By Neil Puffett | 25 October 2018 – CYP Now
There has been a steep rise in the number of young people aged 18 or under arriving at accident and emergency (A&E) departments in England with psychiatric conditions, it has emerged.
In response to a parliamentary question from Labour MP Bambos Charalambous, the Department of Health and Social Care revealed that, in 2017/18, there were 27,487 attendances to A&E departments by young people aged 18 or under with a recorded diagnosis of a psychiatric condition.
This is almost triple the number in 2010/11, when there were 9,372 attendances, and almost double the figure for 2012/13, when there were 13,800 attendances.
Emma Thomas, chief executive of young people’s mental health charity YoungMinds, described the figures as “alarming”.
“One of the main reasons that crisis services are overstretched is that young people who are struggling don’t get help soon enough, which means that problems often escalate,” she said.
“We often hear from young people who’ve gone to hospital because they don’t know where else to turn. The problem is that A&E can be a crowded and stressful environment, and is often not the most appropriate place for children and young people to go in a crisis.
“That’s why the new NHS Long Term Plan must lead to increased funding for children and young people’s mental health services, and also a new approach to crisis care.”
Bambos Charalambous said: “I have spoken to utterly distressed parents during my constituency surgeries, who have been unable to access crisis care for their children. The Secretary of State’s response to me reveals some devastating statistics.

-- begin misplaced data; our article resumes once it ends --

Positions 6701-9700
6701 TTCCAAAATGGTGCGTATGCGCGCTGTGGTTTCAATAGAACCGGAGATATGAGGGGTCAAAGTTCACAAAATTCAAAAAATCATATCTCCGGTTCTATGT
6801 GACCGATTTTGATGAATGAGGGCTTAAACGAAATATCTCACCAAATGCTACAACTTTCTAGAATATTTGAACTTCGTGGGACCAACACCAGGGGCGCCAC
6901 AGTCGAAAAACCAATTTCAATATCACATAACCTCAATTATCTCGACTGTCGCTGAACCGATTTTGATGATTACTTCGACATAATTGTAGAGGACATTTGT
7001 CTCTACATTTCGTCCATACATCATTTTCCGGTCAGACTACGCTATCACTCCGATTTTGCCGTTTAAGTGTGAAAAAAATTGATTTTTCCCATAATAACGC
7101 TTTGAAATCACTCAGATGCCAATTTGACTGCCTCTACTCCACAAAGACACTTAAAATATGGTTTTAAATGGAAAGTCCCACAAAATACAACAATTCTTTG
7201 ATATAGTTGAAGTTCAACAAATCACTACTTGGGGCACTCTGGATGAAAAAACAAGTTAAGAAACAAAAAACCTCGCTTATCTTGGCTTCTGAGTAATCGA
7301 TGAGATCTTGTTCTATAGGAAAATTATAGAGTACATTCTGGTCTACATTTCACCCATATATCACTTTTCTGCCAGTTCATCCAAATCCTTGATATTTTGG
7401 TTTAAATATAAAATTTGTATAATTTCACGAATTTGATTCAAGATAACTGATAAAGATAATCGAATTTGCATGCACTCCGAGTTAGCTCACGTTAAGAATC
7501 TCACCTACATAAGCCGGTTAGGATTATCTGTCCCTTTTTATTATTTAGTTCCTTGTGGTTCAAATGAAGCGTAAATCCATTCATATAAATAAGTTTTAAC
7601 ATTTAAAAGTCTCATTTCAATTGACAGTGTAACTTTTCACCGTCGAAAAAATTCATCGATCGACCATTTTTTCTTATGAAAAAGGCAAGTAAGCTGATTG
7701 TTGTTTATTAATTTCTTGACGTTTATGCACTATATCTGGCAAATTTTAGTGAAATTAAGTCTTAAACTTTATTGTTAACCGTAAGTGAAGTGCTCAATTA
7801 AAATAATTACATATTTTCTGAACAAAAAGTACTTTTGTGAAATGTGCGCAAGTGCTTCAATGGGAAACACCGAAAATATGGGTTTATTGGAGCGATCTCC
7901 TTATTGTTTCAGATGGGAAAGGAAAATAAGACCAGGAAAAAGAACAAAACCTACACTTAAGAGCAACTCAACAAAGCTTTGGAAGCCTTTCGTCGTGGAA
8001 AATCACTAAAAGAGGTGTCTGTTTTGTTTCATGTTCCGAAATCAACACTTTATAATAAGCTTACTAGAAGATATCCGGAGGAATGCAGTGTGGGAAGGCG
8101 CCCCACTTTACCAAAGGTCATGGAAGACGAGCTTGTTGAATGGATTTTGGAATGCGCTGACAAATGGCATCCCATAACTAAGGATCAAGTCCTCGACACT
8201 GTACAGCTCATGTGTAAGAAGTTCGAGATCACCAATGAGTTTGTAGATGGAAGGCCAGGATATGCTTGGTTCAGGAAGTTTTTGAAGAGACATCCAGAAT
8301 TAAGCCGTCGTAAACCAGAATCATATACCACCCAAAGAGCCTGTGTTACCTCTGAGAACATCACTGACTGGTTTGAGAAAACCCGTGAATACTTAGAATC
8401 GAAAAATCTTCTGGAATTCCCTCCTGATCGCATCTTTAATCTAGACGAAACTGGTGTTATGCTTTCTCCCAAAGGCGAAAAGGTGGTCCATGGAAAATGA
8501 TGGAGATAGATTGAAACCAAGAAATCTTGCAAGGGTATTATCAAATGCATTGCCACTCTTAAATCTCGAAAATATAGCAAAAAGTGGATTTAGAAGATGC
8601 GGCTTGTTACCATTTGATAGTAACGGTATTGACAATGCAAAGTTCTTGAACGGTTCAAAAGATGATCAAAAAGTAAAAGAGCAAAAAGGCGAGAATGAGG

“We have a responsibility to not only provide decent care in times of crisis, but to support our younger generation before they reach crisis point. I hope the government and the NHS take stock and provide the desperately needed funding for children and young people’s mental health services.”
In a separate survey published by YoungMinds today, based on responses from 1,531 parents whose children have experienced a mental health crisis, 61 per cent of parents described the care that their child received in a crisis as “bad” or “unacceptable”.
Meanwhile, 75 per cent agreed that “it would have been helpful for my child to have a safe place to go to while they were in crisis within our local community”.
And 86 per cent agreed that “it would have been helpful for my child to have access to support before they reached crisis point.”
YoungMinds is calling for more safe places where children and young people can go in a crisis, such as safe havens in the community, so that they are no longer forced to rely on accident and emergency.
For those that do arrive in hospital emergency departments, the charity is calling for dedicated mental health liaison and referral support, so that young people don’t end up in a cycle of returning to hospital in a crisis.